As American as apple pie, the marriage of beer and wings is difficult to improve on. Unless you add more beer. And a grill. The idea of braised-and-grilled chicken wings must have been a "eureka!" moment for the adventurous cook who first tried it. Simmering wings gives them the fall-off-the-bone tenderness prized by meat lovers, and a few minutes on a screaming-hot grill produces the golden brown, crispy skin wing aficionados dream about. You want to simmer the wings in a stout beer, because regular brews lack the complex flavors needed to impact the wings' taste.
Things You'll Need
- Paper towels
- Kitchen knife
- Oil or butter
- Dutch oven or heavy-bottomed pan
- Garlic, peppers or other aromatic ingredients
- Stout beer
- Wooden spoon
- Thyme, bay leaf, chili flakes or other herbs and spices
- High-heat oil such as canola, peanut or sunflower
- Grill brush
- Mixing bowl (optional)
- Sauce (optional)
Pat the wings dry with paper towels and cut them through both joints with a kitchen knife. Reserve the wing tips for stock, and season the drumettes and center portion with kosher salt and pepper to taste.
Heat a few tablespoons of oil or butter in a Dutch oven or a heavy-bottomed pan on the stove over medium heat.
Add mirepoix, or two parts coarsely chopped onion to one part each coarsely chopped carrots and celery, to the pan along with other aromatic ingredients, if desired. Aromatic ingredients, such as mirepoix, garlic and peppers, are used to add subtle background flavors and aromas to food while it simmers.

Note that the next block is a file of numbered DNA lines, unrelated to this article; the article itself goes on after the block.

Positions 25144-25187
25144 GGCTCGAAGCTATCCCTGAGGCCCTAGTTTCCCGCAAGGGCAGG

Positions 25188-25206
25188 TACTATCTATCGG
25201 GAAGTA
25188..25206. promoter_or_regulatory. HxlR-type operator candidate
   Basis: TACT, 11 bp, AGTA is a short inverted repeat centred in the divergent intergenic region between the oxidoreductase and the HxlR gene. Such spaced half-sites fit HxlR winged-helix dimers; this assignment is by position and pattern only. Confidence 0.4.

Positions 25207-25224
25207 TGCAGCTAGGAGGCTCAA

Saute the vegetables until they caramelize and you hear them sizzle, which means the moisture has cooked out of them. Pour about 1 cup of beer in the pan and scrape the bottom of it with a wooden spoon to lift the caramelized bits, known as the fond.
Simmer the beer until reduced by half and add the wings to the pan in a single layer. Pour enough beer over the wings to almost submerge them, leaving about a half-inch of wing sticking out above the beer.
Add herbs and spices you want to flavor the wings with to the beer in the pan. Fresh herbs, such as thyme and bay leaf, and spices, such as black peppercorns and chili flakes, go well with grilled wings. Like aromatic vegetables, the herbs and spices in a braise add layers of flavor, but they won't overpower the taste of the wings or the smokiness they'll get from grilling later.
Adjust the heat so the beer barely simmers and cover the pan with a lid. Simmer the wings until the flesh pulls away from the bone easily by hand, about one hour. Check the beer level after about 30 minutes and add more as needed so the wings stay nearly submerged.
Set up the grill for medium-high, direct-heat cooking while the wings simmer away. If you have a charcoal grill, fire up a chimney starter about 3/4 full of lump charcoal and empty it over the charcoal tray. Spread the coals out in an even layer with long-handled tongs, a stick or other fire-safe implement and close the lid.
If you grill with gas, set the burners to medium-high and close the lid.
Remove the wings from the pan when they reach the desired tenderness and transfer them to a plate. Let the wings cool to room temperature. If you place hot, moist wings fresh from the braising liquid on a medium-high grill, you'll encounter flareups.
Scrape the grill grate clean with a grill brush and rub it down with high-heat oil, such as canola or sunflower. Place the wings on the grill, spacing each about 1 inch from the next.
Turn the wings frequently with tongs so they crisp and color evenly. Since the wings reached their safe serving temperature, 165 degrees Fahrenheit, when braising, you only have to grill them for color, crispness and smokiness, which takes about five minutes.
Remove the wings when they reach the desired crispness and color. Place the wings in a mixing bowl and toss them with sauce while still hot, if desired.
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